Women were the big winners
AUSTIN — Texas never sent a Latina to Congress before, but voters opted to send two in last week’s election.
Voters in Michigan and Minnesota elected the nation’s first Muslim women to Congress.
Also, New York is sending a 29-year-old woman to join them, making her the youngest female elected to the House of Representatives.
All of those firsts are just the beginning of historic wins that will send the most women ever to Congress, and twice as many women from Texas, with six in the state’s 2019 congressional delegation.
Other states made their own landmarks. Iowa, which never had sent a woman to Congress, voted to send two. And two states — New Mexico and Kansas — elected the nation’s first Native American women to Congress.
“I think the last presidential election was a gutcheck,” said Shelia Patrick, a project manager from Round Rock as she and thousands of women gathered Friday at the 19th annual Texas Conference for Women in Austin. “It’s a widening awakening of saying, what is our worth?”
It was an election in which health care became a leading issue and suburban women were a prized demographic for Democrats.
People in the crowd at the Conference for Women pointed to President Donald Trump, the “me too” movement and the confirmation battle over Supreme Court Justice Brett Kavanaugh for having propelled more women into office.
“I think it’s about time,” said Sharon Fisher of Cedar Park, who works with environmental, health and safety sectors of the semiconductor industry. “As time
goes on, we’re going to see more women infiltrating Congress, Senate, more women CEOs, more women businesses — because already, women have surpassed men in going to college and getting educated.”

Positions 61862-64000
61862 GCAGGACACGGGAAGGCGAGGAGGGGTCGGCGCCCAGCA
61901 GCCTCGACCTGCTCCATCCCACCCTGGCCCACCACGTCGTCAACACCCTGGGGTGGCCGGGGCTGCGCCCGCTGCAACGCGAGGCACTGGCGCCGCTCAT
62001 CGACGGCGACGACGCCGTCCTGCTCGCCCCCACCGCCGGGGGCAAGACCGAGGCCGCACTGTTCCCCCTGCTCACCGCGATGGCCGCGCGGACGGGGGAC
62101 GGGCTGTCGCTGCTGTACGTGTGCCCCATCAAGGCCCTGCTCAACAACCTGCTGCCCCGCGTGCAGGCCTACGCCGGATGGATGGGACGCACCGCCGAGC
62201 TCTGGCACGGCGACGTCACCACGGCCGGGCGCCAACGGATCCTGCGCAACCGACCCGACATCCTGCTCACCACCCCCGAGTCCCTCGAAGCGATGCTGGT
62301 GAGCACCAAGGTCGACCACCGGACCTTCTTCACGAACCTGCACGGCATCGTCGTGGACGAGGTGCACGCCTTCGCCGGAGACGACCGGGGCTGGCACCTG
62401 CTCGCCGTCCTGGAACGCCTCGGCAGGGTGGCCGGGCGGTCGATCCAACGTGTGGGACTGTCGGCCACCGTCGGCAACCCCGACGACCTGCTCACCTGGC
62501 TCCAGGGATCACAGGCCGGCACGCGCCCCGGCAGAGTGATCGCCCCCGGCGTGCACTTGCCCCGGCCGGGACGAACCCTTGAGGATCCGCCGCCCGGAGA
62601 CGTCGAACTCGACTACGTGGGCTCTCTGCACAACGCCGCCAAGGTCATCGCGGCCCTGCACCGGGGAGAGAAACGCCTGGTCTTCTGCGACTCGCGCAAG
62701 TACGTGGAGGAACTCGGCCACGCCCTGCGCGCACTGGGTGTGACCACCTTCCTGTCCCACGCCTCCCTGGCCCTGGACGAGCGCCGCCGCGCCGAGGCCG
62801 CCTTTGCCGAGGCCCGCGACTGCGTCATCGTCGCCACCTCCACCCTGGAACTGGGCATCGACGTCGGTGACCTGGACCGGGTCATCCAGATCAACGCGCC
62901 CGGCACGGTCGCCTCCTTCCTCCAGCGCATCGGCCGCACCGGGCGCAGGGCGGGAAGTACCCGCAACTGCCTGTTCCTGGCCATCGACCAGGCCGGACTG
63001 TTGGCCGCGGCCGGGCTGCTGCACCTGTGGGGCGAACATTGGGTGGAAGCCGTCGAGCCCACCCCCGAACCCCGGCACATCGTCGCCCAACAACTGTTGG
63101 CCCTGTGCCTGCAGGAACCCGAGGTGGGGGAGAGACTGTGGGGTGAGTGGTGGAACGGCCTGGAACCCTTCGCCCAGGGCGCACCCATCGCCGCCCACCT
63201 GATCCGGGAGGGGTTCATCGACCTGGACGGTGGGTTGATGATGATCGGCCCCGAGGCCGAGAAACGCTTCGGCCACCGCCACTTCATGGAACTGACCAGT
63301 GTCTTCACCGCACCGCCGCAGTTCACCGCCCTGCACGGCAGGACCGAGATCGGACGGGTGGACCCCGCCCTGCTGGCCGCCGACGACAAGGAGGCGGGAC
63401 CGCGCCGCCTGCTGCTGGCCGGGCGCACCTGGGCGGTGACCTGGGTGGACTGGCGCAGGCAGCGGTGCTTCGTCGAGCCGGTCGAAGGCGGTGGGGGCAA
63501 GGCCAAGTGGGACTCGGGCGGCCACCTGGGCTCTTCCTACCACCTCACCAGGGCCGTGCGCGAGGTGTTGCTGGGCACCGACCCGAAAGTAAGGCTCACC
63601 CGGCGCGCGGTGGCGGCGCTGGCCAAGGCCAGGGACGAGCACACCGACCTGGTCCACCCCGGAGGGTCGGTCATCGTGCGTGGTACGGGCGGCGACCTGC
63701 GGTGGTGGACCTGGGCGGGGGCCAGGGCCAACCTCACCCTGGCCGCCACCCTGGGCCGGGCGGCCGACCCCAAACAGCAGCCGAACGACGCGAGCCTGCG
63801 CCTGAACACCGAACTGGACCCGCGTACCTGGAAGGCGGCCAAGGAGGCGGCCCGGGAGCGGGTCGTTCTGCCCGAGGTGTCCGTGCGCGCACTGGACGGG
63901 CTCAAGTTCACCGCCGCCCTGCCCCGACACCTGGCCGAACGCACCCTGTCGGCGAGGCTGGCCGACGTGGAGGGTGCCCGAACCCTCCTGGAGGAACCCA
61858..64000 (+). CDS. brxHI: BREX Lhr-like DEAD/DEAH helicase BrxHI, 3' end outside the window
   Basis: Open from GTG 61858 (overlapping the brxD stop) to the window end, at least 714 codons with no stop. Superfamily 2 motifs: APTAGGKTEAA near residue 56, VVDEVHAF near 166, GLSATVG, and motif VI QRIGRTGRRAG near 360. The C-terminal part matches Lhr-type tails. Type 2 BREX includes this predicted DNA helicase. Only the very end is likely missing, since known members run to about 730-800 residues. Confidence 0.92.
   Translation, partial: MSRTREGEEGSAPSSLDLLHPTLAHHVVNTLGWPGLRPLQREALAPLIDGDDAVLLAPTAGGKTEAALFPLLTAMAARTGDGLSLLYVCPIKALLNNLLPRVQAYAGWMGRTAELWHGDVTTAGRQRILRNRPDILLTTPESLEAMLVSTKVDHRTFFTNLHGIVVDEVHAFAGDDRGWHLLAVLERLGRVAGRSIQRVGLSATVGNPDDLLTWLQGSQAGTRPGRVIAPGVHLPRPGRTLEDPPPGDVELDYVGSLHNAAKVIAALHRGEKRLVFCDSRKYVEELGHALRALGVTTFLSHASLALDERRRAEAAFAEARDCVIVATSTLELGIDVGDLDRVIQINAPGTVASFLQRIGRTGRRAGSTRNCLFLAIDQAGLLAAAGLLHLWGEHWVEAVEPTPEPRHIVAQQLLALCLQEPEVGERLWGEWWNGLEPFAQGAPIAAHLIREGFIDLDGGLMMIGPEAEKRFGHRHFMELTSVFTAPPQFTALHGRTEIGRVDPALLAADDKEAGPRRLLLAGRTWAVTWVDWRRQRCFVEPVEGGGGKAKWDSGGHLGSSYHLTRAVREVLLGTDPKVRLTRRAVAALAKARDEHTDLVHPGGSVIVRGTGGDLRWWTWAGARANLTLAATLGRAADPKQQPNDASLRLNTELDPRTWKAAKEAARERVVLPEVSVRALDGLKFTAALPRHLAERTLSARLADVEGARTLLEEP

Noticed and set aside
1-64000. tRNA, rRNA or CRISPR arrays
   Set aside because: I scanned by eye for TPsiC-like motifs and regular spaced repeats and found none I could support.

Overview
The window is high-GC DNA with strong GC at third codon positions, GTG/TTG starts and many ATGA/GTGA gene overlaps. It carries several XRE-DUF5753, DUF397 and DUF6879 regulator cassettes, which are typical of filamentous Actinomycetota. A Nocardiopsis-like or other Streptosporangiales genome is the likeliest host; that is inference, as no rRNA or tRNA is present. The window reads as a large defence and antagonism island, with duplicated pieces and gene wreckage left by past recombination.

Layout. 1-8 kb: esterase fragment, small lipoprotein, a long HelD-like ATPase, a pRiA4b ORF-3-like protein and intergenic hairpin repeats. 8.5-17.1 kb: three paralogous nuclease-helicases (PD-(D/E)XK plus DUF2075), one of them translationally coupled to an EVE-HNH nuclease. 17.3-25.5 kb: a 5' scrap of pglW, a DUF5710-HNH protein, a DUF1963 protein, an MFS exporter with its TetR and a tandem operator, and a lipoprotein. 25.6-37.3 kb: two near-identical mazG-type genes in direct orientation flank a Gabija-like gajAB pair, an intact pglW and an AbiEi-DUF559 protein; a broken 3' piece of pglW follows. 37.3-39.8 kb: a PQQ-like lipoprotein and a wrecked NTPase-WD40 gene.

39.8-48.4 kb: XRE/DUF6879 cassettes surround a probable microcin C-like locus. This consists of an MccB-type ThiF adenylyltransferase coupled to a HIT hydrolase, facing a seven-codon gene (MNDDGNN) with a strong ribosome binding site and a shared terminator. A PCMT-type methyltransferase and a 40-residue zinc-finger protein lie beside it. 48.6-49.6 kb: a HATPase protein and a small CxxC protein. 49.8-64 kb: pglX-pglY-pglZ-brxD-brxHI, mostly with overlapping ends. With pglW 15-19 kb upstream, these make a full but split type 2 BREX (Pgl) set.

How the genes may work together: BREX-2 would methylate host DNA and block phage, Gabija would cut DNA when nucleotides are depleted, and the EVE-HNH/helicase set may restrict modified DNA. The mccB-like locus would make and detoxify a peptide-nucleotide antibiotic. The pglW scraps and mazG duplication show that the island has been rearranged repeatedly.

Women won in races all over Texas, turning around a decadelong slump.
After Texans elected an all-time high of 50 women to serve in state office and Congress in 2008, female candidates lost seats in the Texas House for four elections in a row while the number of women in Congress remained stuck at three.
Big winners here included Democratic state Sen. Sylvia Garcia in Houston and El Paso County Judge Veronica Escobar. Both Latinas easily won their bids for Congress in Democratic strongholds.
Attorney Lizzie Pannill Fletcher, a Democrat, also won in an upset in Houston by unseating a longtime GOP congressman.
Other Texas women running for Congress came close. Gina Ortiz Jones, who has yet to concede defeat, is within 1 percentage point of unseating Republican incumbent Will Hurd in a district spanning from San Antonio to El Paso, according to unofficial election results.
MJ Hegar — a Williamson County Democrat whose candidacy was boosted by a viral campaign ad revealing she and her mother fled from domestic violence when she was a girl — lost her race north of Austin by 3 percentage points.
Hegar’s ad highlights how Tuesday’s elections are transforming the expectations of how women can campaign, said Joanne Green, a political science professor at Texas Christian University. Not only were many of the female candidates veterans this year, but many ignored longstanding taboos for women seeking office.
“Women candidates historical- ly showed no vulnerability … they’re supposed to be like superwomen,” Green said. “That they could be mothers, but don’t remind us that they’re mothers. That they could be married, but don’t remind us they’re married because people will wonder if their husbands are going to be too influential or if they have their husband’s permission.